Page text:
The loss away to Colorado four days on – a Juan Toja free-kick cancelled by a Nick LaBrocca laser to the bottom corner, before a Jose Goncalves own-goal proved their undoing – was followed by a solid win three days later in Columbus on a pair of stoppage-time goals, first from Goncalves – earning some redemption with a good header – and then from Diego Fagundez after a horrible, horrible Crew turnover.

Most recently, this past Saturday, they calmly responded to an early Luis Silva strike for DC, with a pair in the first third of the second half (so many numbers in one clause) and by all rights should have had a third – Sene was clear on an empty net after DC keeper Joe Willis had gone up in search of an equalizer, only for the referee to mysteriously end the match before the ball crossed the line. It was quite comical.

Last Meeting

May 25 – New England 2: Toronto 0

The teams entered the match headed in opposite direction: Toronto, winless in nine having lost their last four; New England looking for consecutive wins after having taken points from four of their last five.

Toronto, fresh off debuts for a handful of new signings – Steven Caldwell, Jeremy Brockie, and Bobby Convey – put up a brave fight, but ultimately capitulated come the second half, when only Jonathan Osorio could be said to have covered himself in glory.

New England scored their first in the 23rd minute, when left-back Chris Tierney swung a gorgeous ball to the back-post where Fagundez volleyed it first time with his right-foot, back across the keeper.

The likes of Fagundez, Kelyn Rowe, Lee Nguyen, and Juan Agudelo – who added the second in the 93rd – absolutely shredded the Toronto defenses.

Nguyen hit a drive off the bar before he and the rest of the Revs repeatedly had the TFC back-line on their heels with darting runs into the wide spaces. The pressure eventually led to the second when a left-sided throw-in fell to Sene, who nutmegged Caldwell and lifted over the outstretched leg of Henry to Agudelo who touched it into the net from close range.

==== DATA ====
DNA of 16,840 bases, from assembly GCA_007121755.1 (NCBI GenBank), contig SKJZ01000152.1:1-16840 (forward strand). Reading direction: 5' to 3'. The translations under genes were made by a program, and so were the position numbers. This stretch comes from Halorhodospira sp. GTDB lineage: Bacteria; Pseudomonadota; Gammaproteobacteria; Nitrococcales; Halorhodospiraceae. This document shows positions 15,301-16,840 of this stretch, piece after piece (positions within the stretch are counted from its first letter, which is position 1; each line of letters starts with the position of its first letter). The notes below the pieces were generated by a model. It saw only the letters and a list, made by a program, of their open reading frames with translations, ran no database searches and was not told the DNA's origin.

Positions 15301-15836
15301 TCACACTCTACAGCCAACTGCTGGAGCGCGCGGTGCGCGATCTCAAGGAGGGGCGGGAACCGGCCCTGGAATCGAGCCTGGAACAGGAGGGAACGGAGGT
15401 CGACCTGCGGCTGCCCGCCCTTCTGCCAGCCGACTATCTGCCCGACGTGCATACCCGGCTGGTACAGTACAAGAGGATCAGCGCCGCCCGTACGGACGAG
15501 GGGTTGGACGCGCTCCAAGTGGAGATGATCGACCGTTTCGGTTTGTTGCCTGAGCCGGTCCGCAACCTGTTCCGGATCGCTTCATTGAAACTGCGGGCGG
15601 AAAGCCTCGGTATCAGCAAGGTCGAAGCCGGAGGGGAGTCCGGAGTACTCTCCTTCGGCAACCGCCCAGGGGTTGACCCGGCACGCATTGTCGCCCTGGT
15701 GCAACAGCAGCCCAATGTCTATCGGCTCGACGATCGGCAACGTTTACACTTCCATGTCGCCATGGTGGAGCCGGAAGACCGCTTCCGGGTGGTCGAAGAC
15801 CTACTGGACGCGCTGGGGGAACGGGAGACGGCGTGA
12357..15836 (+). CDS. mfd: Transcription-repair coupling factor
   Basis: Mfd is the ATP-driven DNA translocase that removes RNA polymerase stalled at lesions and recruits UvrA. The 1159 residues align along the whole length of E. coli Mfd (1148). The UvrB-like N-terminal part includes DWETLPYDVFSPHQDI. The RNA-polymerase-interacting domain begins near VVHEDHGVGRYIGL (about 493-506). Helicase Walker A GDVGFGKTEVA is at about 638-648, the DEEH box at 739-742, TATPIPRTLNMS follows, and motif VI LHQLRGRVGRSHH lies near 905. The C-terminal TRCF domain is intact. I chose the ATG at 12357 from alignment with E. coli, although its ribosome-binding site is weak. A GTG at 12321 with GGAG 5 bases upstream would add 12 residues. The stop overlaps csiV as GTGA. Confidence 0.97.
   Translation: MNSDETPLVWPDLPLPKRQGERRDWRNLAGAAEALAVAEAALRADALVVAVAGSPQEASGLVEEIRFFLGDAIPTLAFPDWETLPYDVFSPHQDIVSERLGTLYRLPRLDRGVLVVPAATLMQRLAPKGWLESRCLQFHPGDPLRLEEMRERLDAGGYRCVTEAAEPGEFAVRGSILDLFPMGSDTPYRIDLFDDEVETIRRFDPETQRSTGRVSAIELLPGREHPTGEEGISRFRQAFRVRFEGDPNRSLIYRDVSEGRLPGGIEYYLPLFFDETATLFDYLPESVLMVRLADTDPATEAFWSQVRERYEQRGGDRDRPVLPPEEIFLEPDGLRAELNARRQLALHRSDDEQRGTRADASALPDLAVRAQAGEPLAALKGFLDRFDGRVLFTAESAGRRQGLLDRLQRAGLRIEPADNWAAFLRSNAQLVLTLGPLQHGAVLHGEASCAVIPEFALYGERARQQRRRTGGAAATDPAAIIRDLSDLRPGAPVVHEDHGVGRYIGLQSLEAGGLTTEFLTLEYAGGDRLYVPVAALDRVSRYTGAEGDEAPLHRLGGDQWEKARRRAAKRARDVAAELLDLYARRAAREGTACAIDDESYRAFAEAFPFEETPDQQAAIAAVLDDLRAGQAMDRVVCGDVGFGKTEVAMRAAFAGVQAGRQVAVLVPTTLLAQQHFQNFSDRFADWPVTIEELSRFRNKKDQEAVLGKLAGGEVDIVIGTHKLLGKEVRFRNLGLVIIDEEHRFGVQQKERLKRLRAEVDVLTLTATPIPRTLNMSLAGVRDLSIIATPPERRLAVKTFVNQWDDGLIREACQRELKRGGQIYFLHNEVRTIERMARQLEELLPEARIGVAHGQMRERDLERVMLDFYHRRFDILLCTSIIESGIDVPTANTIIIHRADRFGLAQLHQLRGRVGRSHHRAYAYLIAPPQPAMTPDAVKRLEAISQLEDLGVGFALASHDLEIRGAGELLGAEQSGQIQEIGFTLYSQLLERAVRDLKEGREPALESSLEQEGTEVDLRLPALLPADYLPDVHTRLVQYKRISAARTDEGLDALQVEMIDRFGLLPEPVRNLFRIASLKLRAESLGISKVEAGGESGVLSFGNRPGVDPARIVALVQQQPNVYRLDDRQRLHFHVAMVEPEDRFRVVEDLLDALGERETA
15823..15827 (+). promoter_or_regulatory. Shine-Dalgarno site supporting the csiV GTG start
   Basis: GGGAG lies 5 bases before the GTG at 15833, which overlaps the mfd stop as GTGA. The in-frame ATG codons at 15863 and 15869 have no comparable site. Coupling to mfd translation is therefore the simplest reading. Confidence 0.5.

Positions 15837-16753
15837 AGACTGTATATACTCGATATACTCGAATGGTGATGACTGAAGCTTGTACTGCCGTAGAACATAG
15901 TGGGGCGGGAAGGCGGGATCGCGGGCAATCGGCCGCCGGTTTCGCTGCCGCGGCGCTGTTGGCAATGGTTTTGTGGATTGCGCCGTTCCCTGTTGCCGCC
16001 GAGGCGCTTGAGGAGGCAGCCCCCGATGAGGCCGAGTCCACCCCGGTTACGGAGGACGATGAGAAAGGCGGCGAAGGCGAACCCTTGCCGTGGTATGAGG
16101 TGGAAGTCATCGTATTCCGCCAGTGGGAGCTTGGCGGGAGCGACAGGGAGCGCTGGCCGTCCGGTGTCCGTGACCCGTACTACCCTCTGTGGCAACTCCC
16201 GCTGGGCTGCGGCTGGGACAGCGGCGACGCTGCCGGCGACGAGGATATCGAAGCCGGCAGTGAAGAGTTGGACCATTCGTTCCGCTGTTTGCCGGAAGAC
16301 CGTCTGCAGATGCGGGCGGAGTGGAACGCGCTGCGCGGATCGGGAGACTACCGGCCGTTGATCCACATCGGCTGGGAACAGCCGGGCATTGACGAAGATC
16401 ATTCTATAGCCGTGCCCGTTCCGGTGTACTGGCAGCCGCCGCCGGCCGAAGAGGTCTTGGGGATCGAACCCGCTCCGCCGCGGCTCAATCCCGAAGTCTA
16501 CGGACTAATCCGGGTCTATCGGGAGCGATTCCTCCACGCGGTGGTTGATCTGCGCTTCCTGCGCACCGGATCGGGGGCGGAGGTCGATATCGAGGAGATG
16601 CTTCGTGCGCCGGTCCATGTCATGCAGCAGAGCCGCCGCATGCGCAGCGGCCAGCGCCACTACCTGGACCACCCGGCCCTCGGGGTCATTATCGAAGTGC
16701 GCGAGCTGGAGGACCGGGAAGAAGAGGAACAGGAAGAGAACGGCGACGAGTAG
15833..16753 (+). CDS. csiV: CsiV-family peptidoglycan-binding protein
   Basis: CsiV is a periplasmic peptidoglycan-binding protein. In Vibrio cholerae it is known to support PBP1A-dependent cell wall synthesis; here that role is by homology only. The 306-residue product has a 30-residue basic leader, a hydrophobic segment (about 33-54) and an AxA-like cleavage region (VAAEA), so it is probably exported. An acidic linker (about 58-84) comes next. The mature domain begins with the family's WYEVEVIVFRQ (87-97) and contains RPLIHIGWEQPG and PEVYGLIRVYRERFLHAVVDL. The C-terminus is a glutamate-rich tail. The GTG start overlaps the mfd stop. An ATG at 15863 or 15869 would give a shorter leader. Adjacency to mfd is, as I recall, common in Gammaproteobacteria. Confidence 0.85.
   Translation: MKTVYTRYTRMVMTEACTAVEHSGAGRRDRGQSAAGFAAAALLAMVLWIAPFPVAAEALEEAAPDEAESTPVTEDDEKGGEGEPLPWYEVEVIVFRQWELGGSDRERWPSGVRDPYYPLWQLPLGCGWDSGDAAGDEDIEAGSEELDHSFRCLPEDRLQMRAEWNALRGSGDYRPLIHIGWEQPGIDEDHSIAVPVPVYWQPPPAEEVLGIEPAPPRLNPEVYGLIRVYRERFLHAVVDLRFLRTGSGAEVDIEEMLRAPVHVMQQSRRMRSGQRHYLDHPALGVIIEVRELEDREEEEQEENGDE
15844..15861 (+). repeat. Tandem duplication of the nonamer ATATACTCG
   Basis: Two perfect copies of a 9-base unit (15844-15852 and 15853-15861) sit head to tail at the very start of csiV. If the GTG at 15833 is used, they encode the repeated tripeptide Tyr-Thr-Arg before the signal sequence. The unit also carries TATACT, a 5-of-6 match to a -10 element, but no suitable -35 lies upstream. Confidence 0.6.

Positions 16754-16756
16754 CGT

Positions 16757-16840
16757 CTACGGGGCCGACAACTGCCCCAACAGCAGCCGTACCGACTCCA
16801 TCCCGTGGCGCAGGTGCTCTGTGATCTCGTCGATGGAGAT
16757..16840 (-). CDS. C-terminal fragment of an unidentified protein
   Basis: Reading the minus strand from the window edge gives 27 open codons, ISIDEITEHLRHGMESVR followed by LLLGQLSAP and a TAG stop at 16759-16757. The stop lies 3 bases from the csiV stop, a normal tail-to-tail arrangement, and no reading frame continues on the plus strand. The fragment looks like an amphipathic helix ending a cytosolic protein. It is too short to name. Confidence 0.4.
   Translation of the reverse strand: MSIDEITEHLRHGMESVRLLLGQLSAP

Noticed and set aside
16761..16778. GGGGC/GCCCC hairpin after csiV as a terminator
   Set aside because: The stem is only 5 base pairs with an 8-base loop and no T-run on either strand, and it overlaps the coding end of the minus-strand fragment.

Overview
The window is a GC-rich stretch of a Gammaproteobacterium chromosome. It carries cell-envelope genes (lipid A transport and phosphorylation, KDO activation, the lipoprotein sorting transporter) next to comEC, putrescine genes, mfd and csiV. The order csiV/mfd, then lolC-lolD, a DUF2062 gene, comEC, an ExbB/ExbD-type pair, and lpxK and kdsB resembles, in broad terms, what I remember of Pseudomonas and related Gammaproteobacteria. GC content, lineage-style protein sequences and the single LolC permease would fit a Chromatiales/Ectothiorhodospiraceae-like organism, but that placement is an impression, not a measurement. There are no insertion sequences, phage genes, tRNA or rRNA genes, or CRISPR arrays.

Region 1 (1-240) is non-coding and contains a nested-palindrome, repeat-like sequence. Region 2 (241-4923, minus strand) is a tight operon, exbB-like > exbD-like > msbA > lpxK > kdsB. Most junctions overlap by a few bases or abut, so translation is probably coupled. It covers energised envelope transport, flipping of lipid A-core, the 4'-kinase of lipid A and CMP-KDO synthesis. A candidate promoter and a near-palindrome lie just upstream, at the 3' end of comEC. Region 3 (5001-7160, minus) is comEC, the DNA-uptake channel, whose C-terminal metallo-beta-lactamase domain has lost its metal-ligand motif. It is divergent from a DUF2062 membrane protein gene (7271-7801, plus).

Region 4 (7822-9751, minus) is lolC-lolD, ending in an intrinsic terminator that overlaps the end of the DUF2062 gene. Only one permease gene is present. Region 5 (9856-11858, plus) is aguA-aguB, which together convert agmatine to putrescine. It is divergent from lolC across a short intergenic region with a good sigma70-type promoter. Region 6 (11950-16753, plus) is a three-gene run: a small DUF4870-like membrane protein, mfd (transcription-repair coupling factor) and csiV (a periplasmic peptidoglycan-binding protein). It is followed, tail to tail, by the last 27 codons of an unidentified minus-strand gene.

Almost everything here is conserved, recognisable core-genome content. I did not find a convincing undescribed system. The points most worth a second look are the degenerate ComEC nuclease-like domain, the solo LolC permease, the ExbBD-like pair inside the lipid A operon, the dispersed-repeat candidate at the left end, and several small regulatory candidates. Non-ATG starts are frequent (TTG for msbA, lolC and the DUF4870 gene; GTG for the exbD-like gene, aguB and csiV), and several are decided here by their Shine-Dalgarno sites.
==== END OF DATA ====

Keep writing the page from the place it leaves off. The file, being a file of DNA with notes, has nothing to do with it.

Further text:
There were a lot of bookings - seven, especially in the final stages – including a nasty little foot onto the ankle of Darren O’Dea by Sene.

Projected Lineup

Revolution coach, Jay Heaps, has done very well in his second season in charge of the side. Blending a mix of youth with some experience, as well as a key international signing or two, New England is one of the more dynamic sides in the league in attack and one of the sturdier in defense.

Their projected lineup is as follows: Bobby Shuttleworth in goal; from right to left – Andrew Farrell, Stephen McCarthy, Jose Goncalves, and Chris Tierney across the back; Scott Caldwell sitting at the base with Diego Fagundez, Kelyn Rowe, Lee Nguyen, and Saer Sene across the midfield; and Dimitry Imbongo up top.

football formations

Tierney is currently listed as Questionable, but played despite that moniker last weekend.

Thankfully for Toronto, Juan Agudelo has been out dealing with a right knee sprain – rumour has it he is close to a return, but the club has decided it best to wait until he is fully ready to return.

In his absence, both Imbongo and Honduran Jerry Bengtson have seen some time – as well as WTR favourite, Chad Barrett.

Darius Barnes has seen a bit of time at outside back when needed, while AJ Soares took over for McCarthy after the latter had a rough outing – bleeding profusely from an aerial clash and then took a shot to the face from close range that left him dazed in Colorado – but returned to the starting lineup after the win in Columbus.